What is the Montessori Method?

As many of you know, I am not a fan of the public school system, so my children are attending a small private Montessori school. I wasn’t sure about it at first, but now that my oldest son has been in Montessori school for 3 years, I may become a Montessori evangelist. I have seen kids who do not test as “Gifted and Talented” but perform at the mid-college level across all subjects by 12 years old – too many for it to be a coincidence. What is even more amazing is that these schools seem to produce an uncanny number of professional athletes and entrepreneurs as well. Kids are capable of far more than we expect from them and they are happier when we allow them to learn and grow unimpeded. I highly recommend you watch this story if you are interested in non-traditional educational choice. Here are some of the highlights:

  • Montessori is not a religion
  • It’s for all children – not just gifted or special needs children
  • The whole key to it is the children are in charge of their own process. The adults have to inspire them, guide them, but get out of the way
  • They are free to choose which activities to pursue and to determine how long they wish to pursue them. The adults in the room simply offer ‘demonstrations’ aimed at spurring the child’s interest
  • Montessori is about real work
  • To see that goodness in the joy in physical work and the joy in nature
  • They are not taught to regard teachers as ultimate authority figures and Montessori kids feel free to be critical
  • Montessori’s vision was really world peace

I look forward to the day when non-government educational choice is available to all children. The answer to our problems is not more government, the answer is more freedom.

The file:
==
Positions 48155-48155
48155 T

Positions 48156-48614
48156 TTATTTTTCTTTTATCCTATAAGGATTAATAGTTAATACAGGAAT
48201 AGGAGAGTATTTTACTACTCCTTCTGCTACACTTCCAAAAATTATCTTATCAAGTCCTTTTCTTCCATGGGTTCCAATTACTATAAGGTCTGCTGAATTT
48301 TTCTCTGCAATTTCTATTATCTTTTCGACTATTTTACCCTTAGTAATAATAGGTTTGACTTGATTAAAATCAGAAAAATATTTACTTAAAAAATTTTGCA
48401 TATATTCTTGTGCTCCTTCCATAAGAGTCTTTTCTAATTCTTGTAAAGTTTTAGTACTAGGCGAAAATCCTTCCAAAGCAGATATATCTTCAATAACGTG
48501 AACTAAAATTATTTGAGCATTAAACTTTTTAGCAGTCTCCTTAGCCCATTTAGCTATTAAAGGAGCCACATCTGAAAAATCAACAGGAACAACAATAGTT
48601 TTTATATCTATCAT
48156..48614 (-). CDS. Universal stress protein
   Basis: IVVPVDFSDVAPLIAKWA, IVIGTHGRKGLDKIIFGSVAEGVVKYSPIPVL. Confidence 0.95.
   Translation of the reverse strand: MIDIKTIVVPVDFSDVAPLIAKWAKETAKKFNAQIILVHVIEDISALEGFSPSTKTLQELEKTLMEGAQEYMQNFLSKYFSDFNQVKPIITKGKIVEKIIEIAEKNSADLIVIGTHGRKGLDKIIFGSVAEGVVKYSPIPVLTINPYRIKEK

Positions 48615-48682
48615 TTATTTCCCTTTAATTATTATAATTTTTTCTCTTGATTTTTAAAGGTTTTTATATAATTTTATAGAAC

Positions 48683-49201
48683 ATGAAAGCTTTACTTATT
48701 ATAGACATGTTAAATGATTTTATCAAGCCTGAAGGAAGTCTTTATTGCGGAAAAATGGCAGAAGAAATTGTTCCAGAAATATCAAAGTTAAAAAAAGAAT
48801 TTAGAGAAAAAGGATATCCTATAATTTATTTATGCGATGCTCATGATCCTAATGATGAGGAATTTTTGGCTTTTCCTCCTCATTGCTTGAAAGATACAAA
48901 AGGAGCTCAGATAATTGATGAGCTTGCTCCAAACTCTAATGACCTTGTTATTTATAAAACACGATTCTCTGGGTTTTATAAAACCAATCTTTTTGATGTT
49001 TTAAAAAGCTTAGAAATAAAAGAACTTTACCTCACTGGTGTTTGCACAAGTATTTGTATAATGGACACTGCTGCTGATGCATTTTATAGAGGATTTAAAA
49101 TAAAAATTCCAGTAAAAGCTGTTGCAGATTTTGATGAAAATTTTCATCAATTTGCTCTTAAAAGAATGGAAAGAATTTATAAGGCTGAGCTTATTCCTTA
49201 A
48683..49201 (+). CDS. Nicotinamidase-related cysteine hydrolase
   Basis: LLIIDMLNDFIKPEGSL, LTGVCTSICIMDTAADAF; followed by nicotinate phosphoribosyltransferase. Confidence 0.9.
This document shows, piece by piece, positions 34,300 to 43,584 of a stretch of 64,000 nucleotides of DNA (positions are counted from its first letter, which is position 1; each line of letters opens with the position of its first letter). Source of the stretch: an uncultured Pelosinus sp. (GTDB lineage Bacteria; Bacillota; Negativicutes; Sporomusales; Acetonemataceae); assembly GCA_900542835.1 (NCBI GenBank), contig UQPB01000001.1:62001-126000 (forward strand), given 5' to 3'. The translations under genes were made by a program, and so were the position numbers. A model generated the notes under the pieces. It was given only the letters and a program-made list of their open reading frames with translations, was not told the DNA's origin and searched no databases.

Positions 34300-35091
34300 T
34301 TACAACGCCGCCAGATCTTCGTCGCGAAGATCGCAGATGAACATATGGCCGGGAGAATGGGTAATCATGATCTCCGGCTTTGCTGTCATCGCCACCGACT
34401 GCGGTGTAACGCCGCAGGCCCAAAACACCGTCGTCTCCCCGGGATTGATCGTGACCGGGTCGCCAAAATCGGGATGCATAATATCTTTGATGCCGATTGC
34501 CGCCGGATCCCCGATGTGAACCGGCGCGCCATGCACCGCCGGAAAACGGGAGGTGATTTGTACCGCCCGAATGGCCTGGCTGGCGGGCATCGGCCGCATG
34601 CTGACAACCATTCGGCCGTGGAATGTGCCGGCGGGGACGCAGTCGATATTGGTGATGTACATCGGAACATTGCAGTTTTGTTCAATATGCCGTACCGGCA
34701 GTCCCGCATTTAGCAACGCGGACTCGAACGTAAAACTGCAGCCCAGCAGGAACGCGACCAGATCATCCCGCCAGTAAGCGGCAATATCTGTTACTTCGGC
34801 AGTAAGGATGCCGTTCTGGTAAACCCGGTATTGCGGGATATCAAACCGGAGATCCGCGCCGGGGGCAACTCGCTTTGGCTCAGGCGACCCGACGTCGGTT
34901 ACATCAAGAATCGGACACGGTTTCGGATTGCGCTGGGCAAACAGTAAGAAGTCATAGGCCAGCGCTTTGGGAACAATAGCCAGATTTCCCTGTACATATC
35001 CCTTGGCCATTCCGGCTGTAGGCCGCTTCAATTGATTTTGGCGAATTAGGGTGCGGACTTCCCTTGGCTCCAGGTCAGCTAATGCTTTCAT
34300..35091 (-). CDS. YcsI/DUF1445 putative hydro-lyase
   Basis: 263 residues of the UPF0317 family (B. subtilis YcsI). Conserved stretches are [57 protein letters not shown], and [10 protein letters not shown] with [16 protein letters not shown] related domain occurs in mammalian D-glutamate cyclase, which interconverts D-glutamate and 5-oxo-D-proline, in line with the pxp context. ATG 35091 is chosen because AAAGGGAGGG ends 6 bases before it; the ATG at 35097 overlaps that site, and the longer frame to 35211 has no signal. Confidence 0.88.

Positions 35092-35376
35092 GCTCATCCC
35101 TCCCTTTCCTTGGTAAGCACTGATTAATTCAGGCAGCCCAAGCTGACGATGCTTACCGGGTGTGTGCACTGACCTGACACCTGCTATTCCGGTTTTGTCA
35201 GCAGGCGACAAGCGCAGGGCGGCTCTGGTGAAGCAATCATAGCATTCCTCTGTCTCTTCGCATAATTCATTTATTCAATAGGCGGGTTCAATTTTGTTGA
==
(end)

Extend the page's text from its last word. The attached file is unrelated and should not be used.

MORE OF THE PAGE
9 thoughts on “What is the Montessori Method?”

  1. I have to say I’m a big Montessori fan, too, Steve. I went to a Montessori for pre-school, and wish to heck that my parents had kept me in that system. The transition to public school was rough- only because I was two years ahead in most subjects- by the first grade! I have a vague memory of being bewildered at the slow pace and “I can do that already… what else?” or something like that…

    Bravo for you for being able to and choosing to, with the Montessori.

  2. I loved this post, especially the very last sentence.

    As a former teacher, I will tell you that it is impossible to force anyone to learn. If kids are interested in something, they will learn everything they can about it on their own. Because our educational system attempts to cram a “balanced” diet of subjects down kids’ throats, they get burnt out and learning is no longer fun. Letting kids learn is infinitely more effective than making kids learn.

  3. As someone who went through this method, I can tell you that all I remember about that early stage of education is being bored.

  4. Both of my kiddos went to Montessori preschools. My older one flourished, and experienced what people are saying here…being way ahead of his peers in public school. I wish the school he had went to would have continued into the upper grades!

    On the other hand, it wasn’t for my younger son at all. I believe this was due to the individual school, however. His boisterous personality wasn’t a good fit, and he was actually constrained from doing activities that he is gifted in.

    So the individual school matters greatly. And, as always, you are so right on about education.

    Like that last sentence. 😀

  5. Great points, anytime the government gets involved with “managing” a program, you can count on it getting mucked up. We need Vouchers!!

    And as for that last line, just be glad that we aren’t getting as much government as we’re paying for!

  6. Hi Edward!

    A man after my own heart! While my son did not have the opportunity to attend Montessori (frankly the cost just never fit in our budget), I did at one time explore being a teacher of this method.

    Kids minds work so differently and they are so open and receptive, it’s too bad “public school” is a brain killer – at least it seems so nowadays.

    While life in general improves over the years, some things (education) seem to be going backward. It’s a total shame.

    School systems like Montessori should be the standard not an “elite.”

    Maybe, just maybe, time will tell!

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